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A Lifetime of Growth


I once heard a saying that has always stuck with me, “He died a young man, as he was always a kid at heart.” Read on for a few thoughts on a lifetime of continuous growth and learning.

At Sandler, we ascribe to the selling maxim ABC. That is - Always Be Curious. Curiosity is the driver behind lifetime growth. There is a joke in our industry that when someone says they have 30 years of experience, we ask if what they really mean is 1 year of experience 30 times. Curiosity is the engine of growth – the force behind a continuous and never-ending improvement mindset.

Curiosity is closely related to passion, hope, humility, and relevance. Below, I will dive into each of these independently.

Passion comes with energy—it is accompanied by belief. It walks with authenticity. And authenticity sells. I have often thought, and have frequently said in a selling situation, “We both want the same thing. That’s for you to have the absolute best solution with the greatest payback for your organization –if that's not us, you should look elsewhere.” It’s hard to sell things you do not believe in. If you are passionate that you are the right solution, it will show. It doesn’t need to show in hollering from the rooftops. Rather, the quiet confidence that comes with curiosity and understanding – to really be curious whether we are the best solution with the most significant payback or not. Curiosity comes first, and that often drives passion. Our questions are often more important than our answers.

Hope requires imagination – inspiring a shared vision and curiosity to continue learning and developing. Hope builds a positive gap between where we are and where we want to be. This can provide the motivation to change. Curiosity is the engine that drives execution and confidence. As Bob the Builder said, “Can we build it? Yes, we can!’’ Hope provides motion. It gives a target. It requires actions to be realized. One of the fastest ways to go stale is to give up on your hopes and dreams. I remember an Ann Landers column where a woman was asking for advice about going to college. She said, I am 60 now, and in four years, when I graduate, I will be 64. Ann’s great answer was, “Whether you go to college or not, in four years, you will be 64!” A lifetime of growth includes hopes and dreams to pull you into the future and help you to understand where you need to change and grow to be prepared for the future.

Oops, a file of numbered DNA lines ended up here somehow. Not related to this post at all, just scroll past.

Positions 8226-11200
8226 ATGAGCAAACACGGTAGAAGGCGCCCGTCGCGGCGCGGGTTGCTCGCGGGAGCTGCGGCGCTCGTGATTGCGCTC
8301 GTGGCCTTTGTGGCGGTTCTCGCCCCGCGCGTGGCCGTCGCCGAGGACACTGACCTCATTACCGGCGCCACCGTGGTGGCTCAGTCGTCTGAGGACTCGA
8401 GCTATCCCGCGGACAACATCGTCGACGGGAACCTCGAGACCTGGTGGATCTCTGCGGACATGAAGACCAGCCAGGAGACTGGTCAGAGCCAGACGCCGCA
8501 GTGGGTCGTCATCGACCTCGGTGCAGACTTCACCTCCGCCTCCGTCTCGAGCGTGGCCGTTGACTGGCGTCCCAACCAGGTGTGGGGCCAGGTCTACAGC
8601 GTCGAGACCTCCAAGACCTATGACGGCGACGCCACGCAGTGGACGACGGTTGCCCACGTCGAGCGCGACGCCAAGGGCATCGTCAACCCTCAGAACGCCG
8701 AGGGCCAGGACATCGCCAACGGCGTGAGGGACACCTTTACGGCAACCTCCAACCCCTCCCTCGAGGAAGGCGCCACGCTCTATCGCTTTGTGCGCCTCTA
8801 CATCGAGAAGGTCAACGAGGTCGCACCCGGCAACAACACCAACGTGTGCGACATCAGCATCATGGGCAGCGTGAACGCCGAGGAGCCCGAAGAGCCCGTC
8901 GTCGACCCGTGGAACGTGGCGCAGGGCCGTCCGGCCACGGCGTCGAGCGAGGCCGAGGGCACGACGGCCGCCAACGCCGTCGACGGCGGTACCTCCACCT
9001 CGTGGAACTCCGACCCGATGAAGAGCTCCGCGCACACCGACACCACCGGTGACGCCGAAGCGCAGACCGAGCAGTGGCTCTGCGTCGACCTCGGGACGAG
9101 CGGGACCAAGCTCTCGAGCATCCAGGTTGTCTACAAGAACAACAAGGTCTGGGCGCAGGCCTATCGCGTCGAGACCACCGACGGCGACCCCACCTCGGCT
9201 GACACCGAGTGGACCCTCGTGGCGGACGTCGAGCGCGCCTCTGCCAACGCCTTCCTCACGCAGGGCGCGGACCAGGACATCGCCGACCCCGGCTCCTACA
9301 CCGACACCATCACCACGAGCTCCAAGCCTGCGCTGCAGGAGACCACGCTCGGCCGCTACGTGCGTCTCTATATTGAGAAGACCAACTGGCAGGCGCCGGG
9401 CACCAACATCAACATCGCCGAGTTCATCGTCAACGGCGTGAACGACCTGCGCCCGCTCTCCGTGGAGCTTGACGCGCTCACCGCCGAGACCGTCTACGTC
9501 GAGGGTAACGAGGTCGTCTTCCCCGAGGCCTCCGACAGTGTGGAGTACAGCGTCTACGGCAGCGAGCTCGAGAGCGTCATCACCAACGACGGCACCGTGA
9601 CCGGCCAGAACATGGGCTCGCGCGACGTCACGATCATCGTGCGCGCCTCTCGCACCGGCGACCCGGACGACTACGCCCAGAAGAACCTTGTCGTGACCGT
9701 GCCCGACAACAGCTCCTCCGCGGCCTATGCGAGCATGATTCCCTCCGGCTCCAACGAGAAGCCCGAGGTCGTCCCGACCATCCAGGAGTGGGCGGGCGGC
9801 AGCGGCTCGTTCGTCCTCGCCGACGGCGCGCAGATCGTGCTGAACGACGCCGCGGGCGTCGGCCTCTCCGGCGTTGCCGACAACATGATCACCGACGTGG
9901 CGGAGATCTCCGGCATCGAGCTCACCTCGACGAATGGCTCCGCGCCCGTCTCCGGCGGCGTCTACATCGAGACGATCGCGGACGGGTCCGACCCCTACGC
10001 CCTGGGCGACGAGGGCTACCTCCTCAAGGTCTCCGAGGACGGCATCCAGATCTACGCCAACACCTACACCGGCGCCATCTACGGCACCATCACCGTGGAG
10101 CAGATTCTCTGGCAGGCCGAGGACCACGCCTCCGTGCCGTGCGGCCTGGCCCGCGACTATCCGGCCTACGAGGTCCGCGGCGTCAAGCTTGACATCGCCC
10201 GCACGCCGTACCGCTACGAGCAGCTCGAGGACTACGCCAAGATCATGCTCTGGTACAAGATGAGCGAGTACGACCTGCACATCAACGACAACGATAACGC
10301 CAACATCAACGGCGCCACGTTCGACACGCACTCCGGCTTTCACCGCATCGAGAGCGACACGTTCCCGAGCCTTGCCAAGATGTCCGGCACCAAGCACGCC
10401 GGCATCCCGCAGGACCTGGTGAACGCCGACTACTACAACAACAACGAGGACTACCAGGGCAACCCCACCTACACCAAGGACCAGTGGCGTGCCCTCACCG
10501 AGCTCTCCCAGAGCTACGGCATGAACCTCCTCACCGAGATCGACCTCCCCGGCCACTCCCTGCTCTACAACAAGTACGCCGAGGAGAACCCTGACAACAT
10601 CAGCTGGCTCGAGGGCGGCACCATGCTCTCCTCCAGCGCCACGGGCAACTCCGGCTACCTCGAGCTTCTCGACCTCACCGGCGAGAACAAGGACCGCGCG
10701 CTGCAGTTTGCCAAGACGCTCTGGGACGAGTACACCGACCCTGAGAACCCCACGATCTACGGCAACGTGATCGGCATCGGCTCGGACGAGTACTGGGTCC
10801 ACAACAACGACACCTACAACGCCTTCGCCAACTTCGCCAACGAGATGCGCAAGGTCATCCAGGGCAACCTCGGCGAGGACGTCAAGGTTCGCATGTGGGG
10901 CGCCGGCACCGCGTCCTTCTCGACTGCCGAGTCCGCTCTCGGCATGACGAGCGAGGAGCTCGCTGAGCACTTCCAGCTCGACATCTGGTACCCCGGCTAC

A lifetime of growth is driven by humility. If you feel like you already know everything (which would be a sad existence!), why take the time to learn. One of my long-time clients, Industrial Scientific, has the Mantra, “Be humble, hungry, and smart.” These are not only the keys to a great teammate but the keys to lifetime growth as well. If you are humble and understand that we still have a lot to learn and are humble enough to see different points of view, that provides the foundation for the hunger to grow, and in turn, that growth makes us wise. At least smart enough to understand we never stop learning or growing. In addition, humility is such an attractive quality. Like curiosity, it does not assume we need to be the loudest voice in the room or have the best answers. It allows for voices to be heard—and for people to want to hear.

Relevance is the quality or state of being closely connected or appropriate. Now I know you can’t read a blog or an article without someone referencing how much things have changed since the pandemic. And here I am talking about it too. We went virtual. We went hybrid. Supply chain problems. Labor Issues. Interest rates rising. Inflation is the highest in 40 years, and so on. While the fundamental values of what makes us successful rarely change (i.e.curiosity, hope, humility), relevance is the output of a lifetime of growth.

In the last 2 ½ years, I have seen top performers race to the bottom based on a reluctance to change and adapt, and I have witnessed rookies catapult to the top of the ranking. In today’s business climate, we need to be relevant to add real value, drive innovation, and engender trust. The key to that growth is a continuous and never-ending improvement mindset. Learning more about ourselves, our clients, the industries, the market trends, the technologies, the obstacles, and the opportunities makes us part of the solution—not the problem. So, before you go to work—work on yourself and commit to a lifetime of growth.

Download our PDF of The 10 Rules for Lifetime Growth here. (Adapted from Dan Sullivan and Catherine Nomura's book The Laws of Lifetime Growth.)

John Rosso

CEO and Best Selling Author of "Prospect The Sandler Way"